Imagine if a politician running for office could speak directly to you, while you’re sitting on your couch watching TV and eating popcorn. A little creepy right? This kind of scenario is on track to become a reality, thanks to a new ad buying option being launched by DISH Network and DirecTV.
The service will allow political campaigns to directly target their ads to individual homes. Called “addressable ads” these TV spots ensure campaigns that specific households will see their ads no matter what programming they’re watching. Campaigns can target ads to feature prominently in households they believe contain “persuadable voters” which is determined by a wide range of data, from past voting behavior to where you shop, to even your credit score.
This is one of the most specific ad targeting available, and is part of a growing trend in the way political campaigns utilize big data. During the 2008 and 2012 presidential races it was common for campaigns to use cable targeting for their television ads. This broader strategy for buying television spots involved identifying the kinds of demographics that embodied “persuadable voters” and then working with a media specialist to determine what programming these individuals were likely to be watching.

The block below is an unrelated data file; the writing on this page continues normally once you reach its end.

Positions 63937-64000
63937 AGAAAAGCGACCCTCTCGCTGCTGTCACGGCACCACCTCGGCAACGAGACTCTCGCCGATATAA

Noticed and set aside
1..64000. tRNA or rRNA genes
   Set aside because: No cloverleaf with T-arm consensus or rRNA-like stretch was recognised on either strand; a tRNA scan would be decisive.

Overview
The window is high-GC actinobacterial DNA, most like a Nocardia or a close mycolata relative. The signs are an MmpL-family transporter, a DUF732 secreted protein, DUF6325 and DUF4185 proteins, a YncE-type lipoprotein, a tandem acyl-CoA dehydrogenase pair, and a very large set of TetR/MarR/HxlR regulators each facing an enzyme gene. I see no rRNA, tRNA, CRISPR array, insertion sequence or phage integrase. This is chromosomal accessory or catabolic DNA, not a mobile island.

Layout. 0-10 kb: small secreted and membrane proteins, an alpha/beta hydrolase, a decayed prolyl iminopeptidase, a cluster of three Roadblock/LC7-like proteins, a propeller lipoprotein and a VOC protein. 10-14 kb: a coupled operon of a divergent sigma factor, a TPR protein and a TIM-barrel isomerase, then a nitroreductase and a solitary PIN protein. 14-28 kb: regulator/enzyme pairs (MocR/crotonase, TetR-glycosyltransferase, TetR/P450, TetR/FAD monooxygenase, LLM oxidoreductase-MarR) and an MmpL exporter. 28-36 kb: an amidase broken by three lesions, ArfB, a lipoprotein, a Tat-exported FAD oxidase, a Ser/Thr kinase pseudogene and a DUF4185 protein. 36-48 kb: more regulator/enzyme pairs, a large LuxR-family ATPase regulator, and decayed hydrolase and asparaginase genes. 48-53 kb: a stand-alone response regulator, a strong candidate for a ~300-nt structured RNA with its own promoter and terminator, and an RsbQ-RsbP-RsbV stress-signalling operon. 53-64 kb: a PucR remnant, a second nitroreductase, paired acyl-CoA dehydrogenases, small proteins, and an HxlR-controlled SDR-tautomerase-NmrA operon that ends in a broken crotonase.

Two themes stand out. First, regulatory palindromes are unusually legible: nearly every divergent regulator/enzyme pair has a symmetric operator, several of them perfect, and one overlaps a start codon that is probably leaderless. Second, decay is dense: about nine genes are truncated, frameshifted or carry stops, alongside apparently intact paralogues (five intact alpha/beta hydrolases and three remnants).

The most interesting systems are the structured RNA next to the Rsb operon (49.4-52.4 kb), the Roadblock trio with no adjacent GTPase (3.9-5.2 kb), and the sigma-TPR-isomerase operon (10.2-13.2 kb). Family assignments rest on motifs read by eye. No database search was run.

While both DISH and DirecTV have offered addressable advertising for over a year now, starting in March will be the first time they will be using this advertising strategy for political campaigns. Comcast is also opening up their capabilities to offer addressable ads to 20 million more households through on demand programming. They do not yet have the capabilities to target the ads during live programming however.
“The political category was really the right place to start to bring that scale, and with 20 million households, really was bringing to the market a great complement to the local designated market area cable buy and a really good alternative to local broadcast,” Keith Kazerman, senior vice president for ad sales at DirecTV told POLITICO.
Using big data to improve efficiency in campaign ad buying is certainly the way of the future, but it is cost prohibitive for most local and statewide races. In order to effectively utilize addressable ads, campaigns need to hire data analysts and extra media specialists to ensure they really are honing in on the correct audience, which is expensive
For many Americans, this new type of ad targeting raises some privacy concerns. Federal law prohibits cable providers from telling campaigns anything about specific viewers or their television watching habits. But that doesn’t mean it isn’t frightening to see just how much of your personal information is used to create advertising designed especially with you in mind.